We provide free practice tests and assessment tips for individuals wanting to know more about tests and how to do well on them. There is information on both ability testing and personality profiling.
There are many different types of ability tests and there are practice items and sample test items provided for many of these on this site.
In most instances ability tests are designed to measure either a natural or learnt ability to do something well compared to others.
While doing practice items and being prepared can assist you to do your best, you are not going to change you natural ability to do things overnight.
Some of these tests can be done online and unsupervised, whereas many still need to be done in a supervised setting where an administrator takes you through the process.
Most ability tests are timed and are designed so it is hard to finish them in the time limit. This is so you can be compared to others in a fair setting where not only is your accuracy measured but also your ability to do the test quickly is also important.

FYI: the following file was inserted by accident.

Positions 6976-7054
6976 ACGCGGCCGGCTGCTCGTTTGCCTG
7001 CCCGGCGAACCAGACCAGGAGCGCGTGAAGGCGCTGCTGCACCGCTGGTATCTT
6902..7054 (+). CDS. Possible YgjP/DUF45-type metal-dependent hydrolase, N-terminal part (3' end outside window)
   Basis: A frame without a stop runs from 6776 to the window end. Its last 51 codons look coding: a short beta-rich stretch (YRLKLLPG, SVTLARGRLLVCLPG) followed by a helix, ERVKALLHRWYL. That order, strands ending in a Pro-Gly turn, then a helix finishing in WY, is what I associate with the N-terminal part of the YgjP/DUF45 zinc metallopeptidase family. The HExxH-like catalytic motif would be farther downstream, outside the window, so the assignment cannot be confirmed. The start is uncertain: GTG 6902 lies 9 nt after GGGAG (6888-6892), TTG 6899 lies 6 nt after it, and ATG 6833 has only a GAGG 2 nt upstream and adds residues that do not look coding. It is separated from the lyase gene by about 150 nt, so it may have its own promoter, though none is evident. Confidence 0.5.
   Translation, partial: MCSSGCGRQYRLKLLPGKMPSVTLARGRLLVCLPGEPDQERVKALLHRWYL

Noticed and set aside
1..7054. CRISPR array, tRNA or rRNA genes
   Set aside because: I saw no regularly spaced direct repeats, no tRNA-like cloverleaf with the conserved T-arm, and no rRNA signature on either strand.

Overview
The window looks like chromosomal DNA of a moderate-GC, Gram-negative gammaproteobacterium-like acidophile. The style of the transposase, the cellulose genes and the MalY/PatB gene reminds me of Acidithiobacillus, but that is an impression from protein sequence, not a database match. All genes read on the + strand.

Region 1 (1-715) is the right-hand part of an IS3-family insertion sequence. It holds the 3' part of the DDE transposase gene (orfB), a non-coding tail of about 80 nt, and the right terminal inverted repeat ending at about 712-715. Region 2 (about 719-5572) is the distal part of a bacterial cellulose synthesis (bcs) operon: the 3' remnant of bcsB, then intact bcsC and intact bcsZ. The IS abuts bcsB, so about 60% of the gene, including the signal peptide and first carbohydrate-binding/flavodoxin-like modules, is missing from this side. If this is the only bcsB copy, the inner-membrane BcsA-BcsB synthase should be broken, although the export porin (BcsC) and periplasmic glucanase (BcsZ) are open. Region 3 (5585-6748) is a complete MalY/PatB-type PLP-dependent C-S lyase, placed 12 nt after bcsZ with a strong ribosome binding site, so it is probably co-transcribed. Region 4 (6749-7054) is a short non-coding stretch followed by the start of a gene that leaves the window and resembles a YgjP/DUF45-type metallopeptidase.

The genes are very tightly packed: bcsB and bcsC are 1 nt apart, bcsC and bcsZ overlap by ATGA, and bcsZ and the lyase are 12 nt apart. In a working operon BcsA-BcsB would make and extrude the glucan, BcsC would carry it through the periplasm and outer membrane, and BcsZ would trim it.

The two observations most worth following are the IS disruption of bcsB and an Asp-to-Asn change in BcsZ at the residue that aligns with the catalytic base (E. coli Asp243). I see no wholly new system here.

All good ability tests are standardised in their administration and interpretation, to ensure any individual has an equal opportunity to do well in the test.
You will be compared to others who take the test and you can be compared to different groups (typically referred to as norms) on a test.
Ability test results are reported as a standardised score. A standardised score shows how you compare to others in a normal distribution curve and uses the mean and standard deviation of the group to calculate your standardised score from your raw score achieved (most often the number correct) in the time allowed.
In many countries the area of Psychometric testing at present is both open to psychologists and those people who are briefly trained on the tests by the test makers. However, there is a difference between the expertise and ethical requirements of two groups which can impact upon the value of assessments and candidate experience.
While a Registered Psychologist has many years of study and ethical guidelines to guide their behaviour, the same cannot be said for non-psychologists. Psychologists in NZ are ethically required to give you feedback on any assessments you complete, however many non-psychologists will not give you feedback on your results and are under no obligation to do so.